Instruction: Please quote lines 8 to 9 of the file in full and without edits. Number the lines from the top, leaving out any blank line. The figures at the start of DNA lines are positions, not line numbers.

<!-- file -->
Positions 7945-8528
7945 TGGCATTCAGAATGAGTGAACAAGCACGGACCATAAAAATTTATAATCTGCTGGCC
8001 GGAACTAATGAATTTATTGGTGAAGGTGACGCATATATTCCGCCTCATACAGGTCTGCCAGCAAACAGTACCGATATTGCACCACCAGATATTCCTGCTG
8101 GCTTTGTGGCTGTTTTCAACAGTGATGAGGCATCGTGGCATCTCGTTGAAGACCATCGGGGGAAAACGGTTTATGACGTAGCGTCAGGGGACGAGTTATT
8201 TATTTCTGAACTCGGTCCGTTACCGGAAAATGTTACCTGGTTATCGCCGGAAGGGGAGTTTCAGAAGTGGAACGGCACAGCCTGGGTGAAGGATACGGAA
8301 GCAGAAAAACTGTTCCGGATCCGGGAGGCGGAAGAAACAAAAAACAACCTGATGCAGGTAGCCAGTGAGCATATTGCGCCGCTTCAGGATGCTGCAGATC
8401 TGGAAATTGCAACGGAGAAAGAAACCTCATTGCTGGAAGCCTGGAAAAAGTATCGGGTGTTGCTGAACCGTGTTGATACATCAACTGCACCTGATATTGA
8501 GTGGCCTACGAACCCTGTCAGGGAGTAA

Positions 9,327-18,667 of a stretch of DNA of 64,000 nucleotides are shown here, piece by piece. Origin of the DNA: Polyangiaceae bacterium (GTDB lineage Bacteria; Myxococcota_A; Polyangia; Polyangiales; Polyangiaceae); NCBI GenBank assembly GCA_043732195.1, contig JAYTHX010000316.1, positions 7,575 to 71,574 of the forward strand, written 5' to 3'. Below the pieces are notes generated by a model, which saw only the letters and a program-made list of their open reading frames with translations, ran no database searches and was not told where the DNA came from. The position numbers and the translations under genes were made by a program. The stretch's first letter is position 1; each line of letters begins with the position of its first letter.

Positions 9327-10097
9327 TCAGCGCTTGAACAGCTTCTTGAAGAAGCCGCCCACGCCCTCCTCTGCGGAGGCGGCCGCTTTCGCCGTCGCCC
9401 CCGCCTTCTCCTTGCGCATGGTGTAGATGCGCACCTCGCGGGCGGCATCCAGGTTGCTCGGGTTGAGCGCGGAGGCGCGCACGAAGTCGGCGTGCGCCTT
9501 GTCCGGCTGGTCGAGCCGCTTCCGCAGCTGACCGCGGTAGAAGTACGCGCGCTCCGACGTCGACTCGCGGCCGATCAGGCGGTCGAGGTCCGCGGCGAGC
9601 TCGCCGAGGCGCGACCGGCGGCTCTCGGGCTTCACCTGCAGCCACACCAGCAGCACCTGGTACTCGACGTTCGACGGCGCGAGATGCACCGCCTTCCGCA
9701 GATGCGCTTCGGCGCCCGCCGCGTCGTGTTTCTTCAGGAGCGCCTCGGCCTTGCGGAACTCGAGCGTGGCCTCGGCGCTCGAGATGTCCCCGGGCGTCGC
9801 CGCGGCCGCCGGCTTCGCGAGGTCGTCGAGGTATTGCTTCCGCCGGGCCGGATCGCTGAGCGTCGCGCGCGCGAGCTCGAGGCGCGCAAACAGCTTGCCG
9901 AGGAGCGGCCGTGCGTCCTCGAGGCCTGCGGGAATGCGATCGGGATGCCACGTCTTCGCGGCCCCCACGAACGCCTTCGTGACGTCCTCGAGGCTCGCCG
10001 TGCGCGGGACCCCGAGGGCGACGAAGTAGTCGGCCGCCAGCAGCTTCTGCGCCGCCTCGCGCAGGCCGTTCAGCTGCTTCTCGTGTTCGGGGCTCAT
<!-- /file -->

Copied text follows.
8501 GTGGCCTACGAACCCTGTCAGGGAGTAA

Positions 9,327-18,667 of a stretch of DNA of 64,000 nucleotides are shown here, piece by piece. Origin of the DNA: Polyangiaceae bacterium (GTDB lineage Bacteria; Myxococcota_A; Polyangia; Polyangiales; Polyangiaceae); NCBI GenBank assembly GCA_043732195.1, contig JAYTHX010000316.1, positions 7,575 to 71,574 of the forward strand, written 5' to 3'. Below the pieces are notes generated by a model, which saw only the letters and a program-made list of their open reading frames with translations, ran no database searches and was not told where the DNA came from. The position numbers and the translations under genes were made by a program. The stretch's first letter is position 1; each line of letters begins with the position of its first letter.